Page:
Saunders Law successfully prevents the publication of adverse outcomes by the Solicitors Regulation Authority.
Rule 9 of the SRA Regulatory and Disciplinary Procedure Rules states that:
The SRA may disclose or publish any information arising from or relating to an investigation, either in an individual case or a class of case, where it considers it to be in the public interest to do so.
The SRA shall publish any decision under rule 3.1 or 3.2, when the decision takes effect or at such later date as it may consider appropriate, unless it considers the particular circumstances outweigh the public interest in publication.
When deciding whether to publish an outcome, the SRA will take into account all of the relevant circumstances. These include any representations made by the person who is subject of the decision and, where appropriate, other relevant third parties.
The SRA may decide not to publish a decision if they are satisfied that:
- They would be unable to do so without:
- a) disclosing someone's confidential or legally privileged information, such as a confidential or sensitive medical condition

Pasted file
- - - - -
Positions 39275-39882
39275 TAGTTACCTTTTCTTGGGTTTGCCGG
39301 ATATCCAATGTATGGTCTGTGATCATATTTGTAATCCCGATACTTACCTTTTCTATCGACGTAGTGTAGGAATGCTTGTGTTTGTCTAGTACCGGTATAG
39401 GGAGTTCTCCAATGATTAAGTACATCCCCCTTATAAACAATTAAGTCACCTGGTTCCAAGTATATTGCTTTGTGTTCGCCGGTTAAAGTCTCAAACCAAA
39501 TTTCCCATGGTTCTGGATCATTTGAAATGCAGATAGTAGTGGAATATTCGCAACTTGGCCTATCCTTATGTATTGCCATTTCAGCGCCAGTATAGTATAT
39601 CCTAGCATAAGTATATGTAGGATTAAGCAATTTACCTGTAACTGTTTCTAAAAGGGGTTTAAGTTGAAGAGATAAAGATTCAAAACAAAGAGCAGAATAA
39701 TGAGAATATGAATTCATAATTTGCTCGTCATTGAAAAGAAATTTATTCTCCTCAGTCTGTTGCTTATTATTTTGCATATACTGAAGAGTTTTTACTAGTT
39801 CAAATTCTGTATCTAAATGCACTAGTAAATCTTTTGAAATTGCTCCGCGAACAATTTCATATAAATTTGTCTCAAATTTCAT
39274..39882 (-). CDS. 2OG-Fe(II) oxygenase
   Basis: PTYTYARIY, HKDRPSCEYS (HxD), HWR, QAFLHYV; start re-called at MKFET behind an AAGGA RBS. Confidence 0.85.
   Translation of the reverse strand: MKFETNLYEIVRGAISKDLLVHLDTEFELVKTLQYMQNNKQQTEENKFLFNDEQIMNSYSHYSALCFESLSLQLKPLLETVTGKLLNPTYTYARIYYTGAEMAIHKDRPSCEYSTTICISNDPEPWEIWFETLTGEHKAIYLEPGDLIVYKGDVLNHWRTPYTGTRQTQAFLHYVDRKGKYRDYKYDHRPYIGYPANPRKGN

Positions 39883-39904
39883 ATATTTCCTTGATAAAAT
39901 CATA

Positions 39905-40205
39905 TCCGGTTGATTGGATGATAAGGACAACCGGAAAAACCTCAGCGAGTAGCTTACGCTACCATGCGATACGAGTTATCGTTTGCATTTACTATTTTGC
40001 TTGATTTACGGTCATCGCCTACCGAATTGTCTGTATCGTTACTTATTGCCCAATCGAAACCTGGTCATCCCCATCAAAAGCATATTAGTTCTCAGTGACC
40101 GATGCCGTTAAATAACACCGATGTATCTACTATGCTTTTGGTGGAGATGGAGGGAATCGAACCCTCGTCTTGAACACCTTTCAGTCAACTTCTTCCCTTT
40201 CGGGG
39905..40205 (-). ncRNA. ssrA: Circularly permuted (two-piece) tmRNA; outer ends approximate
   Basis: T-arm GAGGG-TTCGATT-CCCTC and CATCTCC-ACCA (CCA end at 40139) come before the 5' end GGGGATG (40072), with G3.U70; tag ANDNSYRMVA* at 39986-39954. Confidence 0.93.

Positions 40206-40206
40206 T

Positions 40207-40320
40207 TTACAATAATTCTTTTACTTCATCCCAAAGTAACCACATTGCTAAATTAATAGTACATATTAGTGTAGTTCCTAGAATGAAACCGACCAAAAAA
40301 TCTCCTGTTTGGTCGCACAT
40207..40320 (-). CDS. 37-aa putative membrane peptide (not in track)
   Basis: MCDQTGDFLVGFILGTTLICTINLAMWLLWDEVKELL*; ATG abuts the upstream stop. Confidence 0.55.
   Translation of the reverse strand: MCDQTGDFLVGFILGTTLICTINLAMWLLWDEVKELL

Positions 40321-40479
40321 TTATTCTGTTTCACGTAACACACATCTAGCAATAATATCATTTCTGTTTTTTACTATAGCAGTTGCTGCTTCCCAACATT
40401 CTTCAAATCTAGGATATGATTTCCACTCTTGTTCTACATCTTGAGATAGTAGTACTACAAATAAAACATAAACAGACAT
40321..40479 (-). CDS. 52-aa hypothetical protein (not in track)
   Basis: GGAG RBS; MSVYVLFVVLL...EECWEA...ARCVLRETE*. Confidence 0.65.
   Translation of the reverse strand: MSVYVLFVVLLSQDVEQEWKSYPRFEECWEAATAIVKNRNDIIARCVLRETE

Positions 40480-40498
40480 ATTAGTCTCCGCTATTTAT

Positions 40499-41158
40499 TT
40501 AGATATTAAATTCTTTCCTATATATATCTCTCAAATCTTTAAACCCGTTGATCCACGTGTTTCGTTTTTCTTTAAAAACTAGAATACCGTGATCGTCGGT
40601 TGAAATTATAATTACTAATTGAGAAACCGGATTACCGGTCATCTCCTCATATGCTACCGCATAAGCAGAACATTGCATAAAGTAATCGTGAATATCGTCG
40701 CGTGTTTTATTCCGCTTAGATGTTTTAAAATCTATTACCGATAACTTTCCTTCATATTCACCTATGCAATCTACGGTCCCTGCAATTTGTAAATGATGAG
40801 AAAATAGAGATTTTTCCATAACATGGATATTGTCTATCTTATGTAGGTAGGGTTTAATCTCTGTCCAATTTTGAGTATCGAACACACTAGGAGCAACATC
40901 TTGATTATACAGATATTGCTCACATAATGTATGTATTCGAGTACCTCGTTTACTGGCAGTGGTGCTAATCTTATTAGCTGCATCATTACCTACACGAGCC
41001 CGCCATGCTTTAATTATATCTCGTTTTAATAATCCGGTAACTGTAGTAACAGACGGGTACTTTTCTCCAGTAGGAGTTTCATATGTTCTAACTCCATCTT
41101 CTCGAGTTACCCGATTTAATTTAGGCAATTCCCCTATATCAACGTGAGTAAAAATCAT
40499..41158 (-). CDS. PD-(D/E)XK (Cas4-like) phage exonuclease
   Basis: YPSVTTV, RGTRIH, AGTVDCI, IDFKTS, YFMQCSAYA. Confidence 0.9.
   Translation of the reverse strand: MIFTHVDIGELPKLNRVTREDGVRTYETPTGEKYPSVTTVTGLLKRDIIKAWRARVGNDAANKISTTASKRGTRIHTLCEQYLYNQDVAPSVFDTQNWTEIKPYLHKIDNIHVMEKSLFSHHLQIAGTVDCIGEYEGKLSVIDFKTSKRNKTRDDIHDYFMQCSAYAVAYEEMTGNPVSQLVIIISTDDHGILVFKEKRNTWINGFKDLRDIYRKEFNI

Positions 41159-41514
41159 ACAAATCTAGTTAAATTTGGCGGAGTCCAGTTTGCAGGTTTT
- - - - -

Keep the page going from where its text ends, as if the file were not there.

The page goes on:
- b) prejudicing other investigations or legal proceedings
- In all the circumstances the impact of publication on the regulated person would be disproportionate.
We have recently represented two solicitors in separate matters. One client was responsible for multiple breaches of the SRA Accounts Rules. The other breached the SRA principles including by misleading clients as to the progress of their case. Ordinarily, both outcomes would have been published.
However, we successfully made representations that it was not in the public interest to publish these decisions due to the impact said publication would have on our client’s mental health and both professional and/or personal life.